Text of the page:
The 30 (28 Greenpeace activists and two journalists) from 18 countries were arrested by Russia in September after taking part in a peaceful protest at Gazprom’s oil rig to call attention to the threat of oil drilling and climate change, and have remained in jail in Russia ever since.
Paul says the president has not yet replied but the Russian Ambassador kindly responded saying that their situation ‘is not properly represented in the world media’.

Dear Vladimir,

I hope this letter finds you well. It is now more than ten years since I played in Red Square, but I still often think about Russia and the Russian people.

I am writing to you about the 28 Greenpeace activists and two journalists being held in Murmansk. I hope you will not object to me bringing up their case.

I hear from my Russian friends that the protesters are being portrayed in some quarters as being anti-Russian, that they were doing the bidding of western governments, and that they threatened the safety of the people working on that Arctic oil platform.

I am writing to assure you that the Greenpeace I know is most certainly not an anti-Russian organisation. In my experience they tend to annoy every government! And they never take money from any government or corporation anywhere in the world.

And above all else they are peaceful. In my experience, non-violence is an essential part of who they are.

I see you yourself have said that they are not pirates – well, that’s something everybody can agree on. Just as importantly, they don’t think they are above the law. They say they are willing to answer for what they actually did, so could there be a way out of this, one that benefits everybody?

Vladimir, millions of people in dozens of countries would be hugely grateful if you were to intervene to bring about an end to this affair. I understand of course that the Russian courts and the Russian Presidency are separate. Nevertheless I wonder if you may be able to use whatever influence you have to reunite the detainees with their families?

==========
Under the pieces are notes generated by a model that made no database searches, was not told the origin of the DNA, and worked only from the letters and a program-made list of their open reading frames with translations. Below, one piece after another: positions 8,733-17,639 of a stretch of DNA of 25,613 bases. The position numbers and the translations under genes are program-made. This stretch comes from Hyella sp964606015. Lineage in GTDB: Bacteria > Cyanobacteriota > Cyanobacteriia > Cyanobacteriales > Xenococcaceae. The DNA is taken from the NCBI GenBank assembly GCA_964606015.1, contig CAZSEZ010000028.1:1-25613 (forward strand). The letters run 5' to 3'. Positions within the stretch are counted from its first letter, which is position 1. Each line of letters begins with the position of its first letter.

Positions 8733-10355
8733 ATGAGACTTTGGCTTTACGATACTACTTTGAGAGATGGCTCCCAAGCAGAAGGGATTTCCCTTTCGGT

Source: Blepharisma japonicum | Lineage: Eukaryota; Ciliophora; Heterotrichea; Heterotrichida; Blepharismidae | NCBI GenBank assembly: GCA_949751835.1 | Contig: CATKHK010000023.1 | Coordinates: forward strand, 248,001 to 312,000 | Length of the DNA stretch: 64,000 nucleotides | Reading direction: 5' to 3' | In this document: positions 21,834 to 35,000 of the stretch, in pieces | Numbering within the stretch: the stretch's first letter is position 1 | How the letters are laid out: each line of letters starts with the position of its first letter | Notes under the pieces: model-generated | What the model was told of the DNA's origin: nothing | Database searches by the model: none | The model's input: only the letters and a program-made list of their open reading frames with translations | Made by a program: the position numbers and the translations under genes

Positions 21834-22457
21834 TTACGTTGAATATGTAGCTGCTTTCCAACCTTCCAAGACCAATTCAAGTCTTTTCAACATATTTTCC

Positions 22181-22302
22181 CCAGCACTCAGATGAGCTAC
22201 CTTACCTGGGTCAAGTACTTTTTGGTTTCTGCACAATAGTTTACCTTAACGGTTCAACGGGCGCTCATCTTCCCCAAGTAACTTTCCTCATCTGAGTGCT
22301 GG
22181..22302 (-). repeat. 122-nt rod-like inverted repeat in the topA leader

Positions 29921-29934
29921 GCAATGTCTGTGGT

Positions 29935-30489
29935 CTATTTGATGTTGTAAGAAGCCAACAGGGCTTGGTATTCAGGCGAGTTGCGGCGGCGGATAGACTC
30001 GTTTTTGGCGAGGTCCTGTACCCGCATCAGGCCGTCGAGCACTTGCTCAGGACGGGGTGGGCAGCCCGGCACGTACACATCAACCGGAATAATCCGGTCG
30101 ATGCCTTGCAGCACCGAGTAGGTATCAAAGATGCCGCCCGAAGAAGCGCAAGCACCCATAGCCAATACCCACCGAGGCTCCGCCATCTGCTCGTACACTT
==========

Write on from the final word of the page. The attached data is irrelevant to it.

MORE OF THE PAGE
Forty-five years ago I wrote a song about Russia for the White Album, back when it wasn’t fashionable for English people to say nice things about your country. That song had one of my favourite Beatles lines in it: “Been away so long I hardly knew the place, gee it’s good to be back home.”

Could you make that come true for the Greenpeace prisoners?

I hope, when our schedules allow, we can meet up again soon in Moscow.

Sincerely yours,

Paul McCartney

LOCAL NEWS & The Phuket News Review

Local Beach Enroachment battle

New plans to put a road into freedom beach has met stiff opposition from locals who claim the current dirt road was cut illegally originally, “where was the forestry department” says one local.

  • Boatlaggon , Vive Gov K somkiat takes on 25 illegal structure
  • Kamala beach structures last day for removal yesterday, an extension for removal not granted, clearing execution imminent
  • Surin Beach structures on beach side of access road have 2 weeks then expect same action or referall to DSI and according to The Phuket News so far letters are ignored. Layan and Bangtao businesses also received removal notifications

PSU Phuket International Conference 2013 took place on Thursday and Friday with a talk on climate change.

The theme of the Conference is “Multidisciplinary Studies on Sustainable Development” which covers three research areas: 

    – Hospitality and Tourism 
    – International Studies (Social Sciences and Humanities) 
    – Science, Engineering and Technology